Leading in a Time of Change

Research on organizational change shows that its critically important for leaders to reflect on exactly what they reward and what they punish. Employees are closely attuned not only to what you SAY about change, about the future of news and what needs to be done in your newsroom, but also more explicitly what you do and how you do it. Indeed, researchers who study organizations are trained to look closely at leaders’ rewards and punishments as important indicators of what the “real” priorities in an organization are, regardless of what might be formally espoused.

By rewards I don’t necessarily mean raises or promotions or formal awards, although of course those count too. A important reward is also praise and even just attention, and people notice and become demoralized when these are lacking. For example, if someone on your staff puts together a video for your Website, can you respond yes when they stop you in the hallway to ask if you have seen it? They know you’ve read that front page. Do you spend most of YOUR time focused on the print paper, even as you give speeches about the importance of thinking Web first? What kinds of things deserve a newsroom-wide email of praise – the exceptional effort of your team in its election coverage (important, but pretty standard) or the creation of a new interactive component of the Website that lets readers contribute ideas? How do you run your news meetings — when do you talk about what you’ve got for the Website (if at all?) Who gets the floor at those meetings and what gets the most energy and discussion? (The news meeting, I would argue, remains largely perceived as the place where “the most important stuff” gets talked about.) What makes you stop by someone’s desk? Who on your staff haven’t you spoken to personally in awhile? What messages are you sending with your body language? Who do you exchange jokes with?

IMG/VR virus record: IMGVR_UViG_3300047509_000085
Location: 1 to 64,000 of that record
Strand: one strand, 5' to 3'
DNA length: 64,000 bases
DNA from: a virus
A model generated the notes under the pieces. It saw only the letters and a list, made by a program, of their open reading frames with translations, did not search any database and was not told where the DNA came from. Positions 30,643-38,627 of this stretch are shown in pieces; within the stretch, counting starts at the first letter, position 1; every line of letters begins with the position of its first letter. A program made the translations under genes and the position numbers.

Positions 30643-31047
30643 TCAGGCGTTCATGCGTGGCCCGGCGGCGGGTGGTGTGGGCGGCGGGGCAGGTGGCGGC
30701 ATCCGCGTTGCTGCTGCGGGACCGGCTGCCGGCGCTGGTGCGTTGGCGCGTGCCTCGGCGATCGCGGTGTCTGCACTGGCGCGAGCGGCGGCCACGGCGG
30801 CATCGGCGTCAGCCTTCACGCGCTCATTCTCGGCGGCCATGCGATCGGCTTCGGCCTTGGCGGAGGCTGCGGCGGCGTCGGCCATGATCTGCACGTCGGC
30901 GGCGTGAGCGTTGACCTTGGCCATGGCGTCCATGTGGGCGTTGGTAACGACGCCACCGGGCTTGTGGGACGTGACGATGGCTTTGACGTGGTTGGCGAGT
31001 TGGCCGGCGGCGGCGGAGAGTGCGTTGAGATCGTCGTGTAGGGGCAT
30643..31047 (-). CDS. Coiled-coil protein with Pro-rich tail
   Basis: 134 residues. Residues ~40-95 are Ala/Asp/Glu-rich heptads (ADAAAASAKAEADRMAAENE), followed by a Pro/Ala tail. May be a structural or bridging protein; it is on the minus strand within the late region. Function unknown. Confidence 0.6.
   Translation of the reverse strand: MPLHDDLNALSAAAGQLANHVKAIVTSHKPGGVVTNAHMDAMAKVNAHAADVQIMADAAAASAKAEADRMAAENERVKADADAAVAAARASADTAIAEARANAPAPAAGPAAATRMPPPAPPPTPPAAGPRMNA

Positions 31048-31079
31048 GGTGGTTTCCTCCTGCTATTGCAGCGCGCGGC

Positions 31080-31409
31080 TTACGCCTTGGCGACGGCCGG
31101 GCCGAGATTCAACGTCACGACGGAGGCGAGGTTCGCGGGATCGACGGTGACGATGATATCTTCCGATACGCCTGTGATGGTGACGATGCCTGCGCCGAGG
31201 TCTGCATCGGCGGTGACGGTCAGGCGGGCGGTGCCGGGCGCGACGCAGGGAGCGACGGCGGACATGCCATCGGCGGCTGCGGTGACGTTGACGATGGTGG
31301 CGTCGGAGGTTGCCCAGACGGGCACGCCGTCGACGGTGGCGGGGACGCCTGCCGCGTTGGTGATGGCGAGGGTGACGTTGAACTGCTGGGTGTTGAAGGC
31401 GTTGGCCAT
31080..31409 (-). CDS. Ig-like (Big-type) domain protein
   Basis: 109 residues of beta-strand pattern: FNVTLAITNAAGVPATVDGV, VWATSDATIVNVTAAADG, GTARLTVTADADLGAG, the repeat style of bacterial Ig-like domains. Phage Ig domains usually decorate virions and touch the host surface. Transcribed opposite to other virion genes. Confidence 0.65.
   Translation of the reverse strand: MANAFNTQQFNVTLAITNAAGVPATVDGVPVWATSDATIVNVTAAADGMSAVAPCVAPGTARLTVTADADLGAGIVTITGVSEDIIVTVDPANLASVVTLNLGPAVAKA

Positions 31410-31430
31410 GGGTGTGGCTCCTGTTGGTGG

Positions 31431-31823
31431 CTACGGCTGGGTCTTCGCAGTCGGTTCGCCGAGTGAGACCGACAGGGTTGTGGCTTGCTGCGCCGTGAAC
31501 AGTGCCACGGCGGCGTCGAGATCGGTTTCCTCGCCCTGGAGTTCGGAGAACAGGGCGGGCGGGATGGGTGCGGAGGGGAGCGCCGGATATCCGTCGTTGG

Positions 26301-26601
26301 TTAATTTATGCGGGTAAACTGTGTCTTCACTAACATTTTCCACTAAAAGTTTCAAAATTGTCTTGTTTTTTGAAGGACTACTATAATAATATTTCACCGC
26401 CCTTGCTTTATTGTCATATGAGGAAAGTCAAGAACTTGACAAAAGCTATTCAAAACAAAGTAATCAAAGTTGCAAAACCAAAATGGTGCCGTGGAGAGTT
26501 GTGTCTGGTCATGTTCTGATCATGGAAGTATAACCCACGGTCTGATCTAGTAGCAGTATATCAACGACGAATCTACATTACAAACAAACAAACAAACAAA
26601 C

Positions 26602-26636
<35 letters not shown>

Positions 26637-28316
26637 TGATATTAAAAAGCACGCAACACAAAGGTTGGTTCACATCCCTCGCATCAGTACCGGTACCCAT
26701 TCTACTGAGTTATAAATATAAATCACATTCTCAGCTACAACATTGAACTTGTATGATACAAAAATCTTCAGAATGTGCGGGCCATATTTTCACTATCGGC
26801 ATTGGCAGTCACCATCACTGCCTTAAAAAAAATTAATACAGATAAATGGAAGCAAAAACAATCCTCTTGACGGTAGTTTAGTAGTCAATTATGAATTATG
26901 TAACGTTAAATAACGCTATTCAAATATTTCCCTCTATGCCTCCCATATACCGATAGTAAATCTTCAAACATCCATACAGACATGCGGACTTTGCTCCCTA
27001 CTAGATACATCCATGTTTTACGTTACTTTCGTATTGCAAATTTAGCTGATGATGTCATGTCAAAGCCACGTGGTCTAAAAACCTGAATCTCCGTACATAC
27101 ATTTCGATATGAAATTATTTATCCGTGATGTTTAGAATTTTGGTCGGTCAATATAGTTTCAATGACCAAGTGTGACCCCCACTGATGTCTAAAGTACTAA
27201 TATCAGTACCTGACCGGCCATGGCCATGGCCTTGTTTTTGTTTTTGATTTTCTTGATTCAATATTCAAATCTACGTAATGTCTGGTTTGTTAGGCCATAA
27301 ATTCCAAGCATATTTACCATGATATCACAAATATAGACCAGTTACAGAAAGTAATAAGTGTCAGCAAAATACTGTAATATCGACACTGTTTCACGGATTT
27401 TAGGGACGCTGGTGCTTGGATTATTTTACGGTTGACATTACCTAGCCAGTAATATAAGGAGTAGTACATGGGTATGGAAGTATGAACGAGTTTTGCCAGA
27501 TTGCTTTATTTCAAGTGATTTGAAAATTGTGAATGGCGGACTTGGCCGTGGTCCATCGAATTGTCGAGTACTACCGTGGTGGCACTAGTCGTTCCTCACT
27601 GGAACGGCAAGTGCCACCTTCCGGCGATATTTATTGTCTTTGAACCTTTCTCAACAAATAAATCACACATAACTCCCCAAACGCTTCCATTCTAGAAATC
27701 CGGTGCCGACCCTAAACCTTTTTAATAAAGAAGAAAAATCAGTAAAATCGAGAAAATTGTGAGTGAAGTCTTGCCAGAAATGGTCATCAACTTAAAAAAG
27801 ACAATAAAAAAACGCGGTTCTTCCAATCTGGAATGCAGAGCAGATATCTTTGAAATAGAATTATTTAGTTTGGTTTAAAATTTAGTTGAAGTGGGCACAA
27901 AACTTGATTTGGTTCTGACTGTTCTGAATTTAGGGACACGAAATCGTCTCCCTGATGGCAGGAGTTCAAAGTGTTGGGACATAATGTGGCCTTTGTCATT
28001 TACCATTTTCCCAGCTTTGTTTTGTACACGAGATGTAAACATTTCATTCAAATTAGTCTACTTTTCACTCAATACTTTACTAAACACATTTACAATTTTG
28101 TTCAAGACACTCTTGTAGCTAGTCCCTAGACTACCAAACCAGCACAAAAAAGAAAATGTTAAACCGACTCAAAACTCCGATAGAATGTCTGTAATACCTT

My research seems to indicate that many newsroom leaders are basically sitting back and waiting for the individuals that work for them to step up and take on the host of new challenges that await them. Knowing that risk-taking is important in times like these, leaders are actually often quite tolerant, as they should be, of mistakes made — the important metric is simply the willingness to jump right in without much prompting. This works out just fine for the self-confident and the self-starters. They will not only adjust but quickly figure out how writing for the Web helps their work in print, too. Those who are willing but require more guidance or structure to adapt to new responsibilities (and many people do) are often viewed as weak, and, while perhaps not overtly punished, essentially ignored or worked around.

In many ways, this makes sense when you think about a typical newsroom’s culture, where learning by DOING is more important than degrees attained, hand-holding is disdained, and rising through the ranks based primarily on experience and action. I still remember my first boss’ response when I went out to cover my first bank robbery (really my first true breaking news story of any kind) and briefly asked if he had any advice on my way out the door. “NO, JUST GO!” he yelled. The key to pleasing him was always to stop asking questions and just jump in and get dirty.